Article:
On when the team gets back to the facility
Pederson was candid that he doesn’t have an answer to what things will look like once they’re back in the building, but the medical team and trainers are in the process of discussing those things now.
As for how much time the team will need to be ready once they get back on the grass, Pederson thinks a full training camp can suffice.
“It’s going to take all of the 5-6 weeks of training camp to be prepared for the regular season.”
Training camp is conditioning the mind and body for the physical part of the game. With a full training camp, they should be able to get enough contact and padded practice in, but they would need to be smart about it to get the guys ready for opening weekend.
The head coach admitted, “It would be unfortunate,” if someone were to come down with COVID-19 once they get back together. But, moving forward with all the precautions and necessary testing and medical data they have in front of them, they would be able to handle it if someone were to come down ill.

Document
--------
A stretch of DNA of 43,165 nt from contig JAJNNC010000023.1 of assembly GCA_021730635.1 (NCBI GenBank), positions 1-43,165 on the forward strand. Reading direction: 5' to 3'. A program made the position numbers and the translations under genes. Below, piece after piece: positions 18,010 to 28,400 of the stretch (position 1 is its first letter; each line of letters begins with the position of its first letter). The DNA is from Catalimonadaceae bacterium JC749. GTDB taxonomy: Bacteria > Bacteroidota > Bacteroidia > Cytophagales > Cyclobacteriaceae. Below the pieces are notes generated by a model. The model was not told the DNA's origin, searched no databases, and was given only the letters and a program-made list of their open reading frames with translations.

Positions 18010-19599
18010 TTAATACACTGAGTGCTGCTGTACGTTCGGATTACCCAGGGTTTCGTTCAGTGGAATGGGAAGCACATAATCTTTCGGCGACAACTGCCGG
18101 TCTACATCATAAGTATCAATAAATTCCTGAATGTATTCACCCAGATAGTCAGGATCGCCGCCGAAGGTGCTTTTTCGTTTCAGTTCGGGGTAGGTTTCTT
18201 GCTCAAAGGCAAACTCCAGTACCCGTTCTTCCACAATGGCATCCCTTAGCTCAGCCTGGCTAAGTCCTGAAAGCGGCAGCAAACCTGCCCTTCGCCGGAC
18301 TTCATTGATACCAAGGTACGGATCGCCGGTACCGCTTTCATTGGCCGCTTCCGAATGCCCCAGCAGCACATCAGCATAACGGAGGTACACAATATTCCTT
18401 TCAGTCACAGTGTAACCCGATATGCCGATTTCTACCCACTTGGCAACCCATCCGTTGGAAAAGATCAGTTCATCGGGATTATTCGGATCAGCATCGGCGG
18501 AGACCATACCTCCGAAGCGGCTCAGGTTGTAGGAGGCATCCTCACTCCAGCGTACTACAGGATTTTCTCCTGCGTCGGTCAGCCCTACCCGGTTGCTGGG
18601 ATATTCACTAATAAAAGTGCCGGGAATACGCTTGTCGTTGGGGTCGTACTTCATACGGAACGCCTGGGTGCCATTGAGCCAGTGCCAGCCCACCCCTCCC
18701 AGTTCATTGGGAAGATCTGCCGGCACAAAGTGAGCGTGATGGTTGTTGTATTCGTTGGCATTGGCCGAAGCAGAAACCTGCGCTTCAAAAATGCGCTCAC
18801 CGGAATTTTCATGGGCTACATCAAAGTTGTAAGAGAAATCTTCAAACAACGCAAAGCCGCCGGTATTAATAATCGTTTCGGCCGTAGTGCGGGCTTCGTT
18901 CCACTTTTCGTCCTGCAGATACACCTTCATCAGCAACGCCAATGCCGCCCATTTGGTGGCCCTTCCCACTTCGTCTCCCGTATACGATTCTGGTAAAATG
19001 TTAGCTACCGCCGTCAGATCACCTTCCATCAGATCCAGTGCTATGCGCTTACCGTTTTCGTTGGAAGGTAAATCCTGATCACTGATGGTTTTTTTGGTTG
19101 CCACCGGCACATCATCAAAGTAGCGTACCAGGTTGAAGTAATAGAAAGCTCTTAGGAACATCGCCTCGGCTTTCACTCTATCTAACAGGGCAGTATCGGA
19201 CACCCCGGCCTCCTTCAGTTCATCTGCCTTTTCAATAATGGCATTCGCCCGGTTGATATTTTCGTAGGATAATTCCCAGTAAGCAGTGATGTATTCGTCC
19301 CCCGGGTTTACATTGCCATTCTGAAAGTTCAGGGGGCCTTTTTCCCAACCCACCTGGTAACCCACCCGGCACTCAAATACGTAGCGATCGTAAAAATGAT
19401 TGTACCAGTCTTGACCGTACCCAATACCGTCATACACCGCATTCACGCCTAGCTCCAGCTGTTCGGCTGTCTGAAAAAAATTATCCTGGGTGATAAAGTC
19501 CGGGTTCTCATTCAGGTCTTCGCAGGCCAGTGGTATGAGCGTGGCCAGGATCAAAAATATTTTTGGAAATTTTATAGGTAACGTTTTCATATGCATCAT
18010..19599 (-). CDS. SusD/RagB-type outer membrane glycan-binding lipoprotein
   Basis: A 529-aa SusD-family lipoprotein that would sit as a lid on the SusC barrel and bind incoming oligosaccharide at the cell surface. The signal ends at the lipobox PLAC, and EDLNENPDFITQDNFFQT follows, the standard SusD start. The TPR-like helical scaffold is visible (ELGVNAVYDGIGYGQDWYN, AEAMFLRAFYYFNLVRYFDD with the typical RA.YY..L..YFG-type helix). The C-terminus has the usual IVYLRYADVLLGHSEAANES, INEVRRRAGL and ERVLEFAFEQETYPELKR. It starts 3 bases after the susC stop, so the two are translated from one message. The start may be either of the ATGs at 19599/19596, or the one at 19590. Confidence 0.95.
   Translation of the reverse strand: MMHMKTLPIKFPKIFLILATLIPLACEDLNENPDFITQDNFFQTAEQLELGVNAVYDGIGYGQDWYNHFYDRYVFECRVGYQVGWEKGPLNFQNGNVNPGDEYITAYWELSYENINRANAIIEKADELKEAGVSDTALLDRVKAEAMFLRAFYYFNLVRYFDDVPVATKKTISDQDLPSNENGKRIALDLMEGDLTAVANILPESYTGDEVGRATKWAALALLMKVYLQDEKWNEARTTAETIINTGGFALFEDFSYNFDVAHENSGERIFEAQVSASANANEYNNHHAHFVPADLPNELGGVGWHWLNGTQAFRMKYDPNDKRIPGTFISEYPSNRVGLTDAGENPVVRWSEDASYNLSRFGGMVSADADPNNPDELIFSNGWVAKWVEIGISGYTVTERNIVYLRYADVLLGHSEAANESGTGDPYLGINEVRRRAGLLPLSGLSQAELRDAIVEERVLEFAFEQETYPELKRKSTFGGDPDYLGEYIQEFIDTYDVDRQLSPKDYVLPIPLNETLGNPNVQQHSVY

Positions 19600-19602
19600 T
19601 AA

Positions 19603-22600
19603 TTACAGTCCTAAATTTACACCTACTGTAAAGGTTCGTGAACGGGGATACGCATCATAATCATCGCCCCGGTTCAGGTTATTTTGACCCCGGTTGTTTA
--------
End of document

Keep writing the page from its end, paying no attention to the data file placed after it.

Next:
On the rookies getting experience
They are making due with the virtual setup. The coaches have been meeting and getting the guys as ready as possible, but they do need the grass time to see what they can do and what they’ve taken away from the offseason from a mental standpoint.
Pederson noted that the hardest thing is getting a gauge of where the guys are. During meetings, the coaches ask a lot of questions to see how much the players have taken in. But, from the meetings Pederson has been in, the players have taken really good notes and being able to see the guys virtually helps as well.
On how the offense will look with new coaches
The head coach said that one good thing is that they were able to meet as a staff quite a bit before they had to vacate the building, and during the virtual meetings, you see the dialog between all the coaches and players. It’s been fun to see how the conversations evolve and how detailed they are.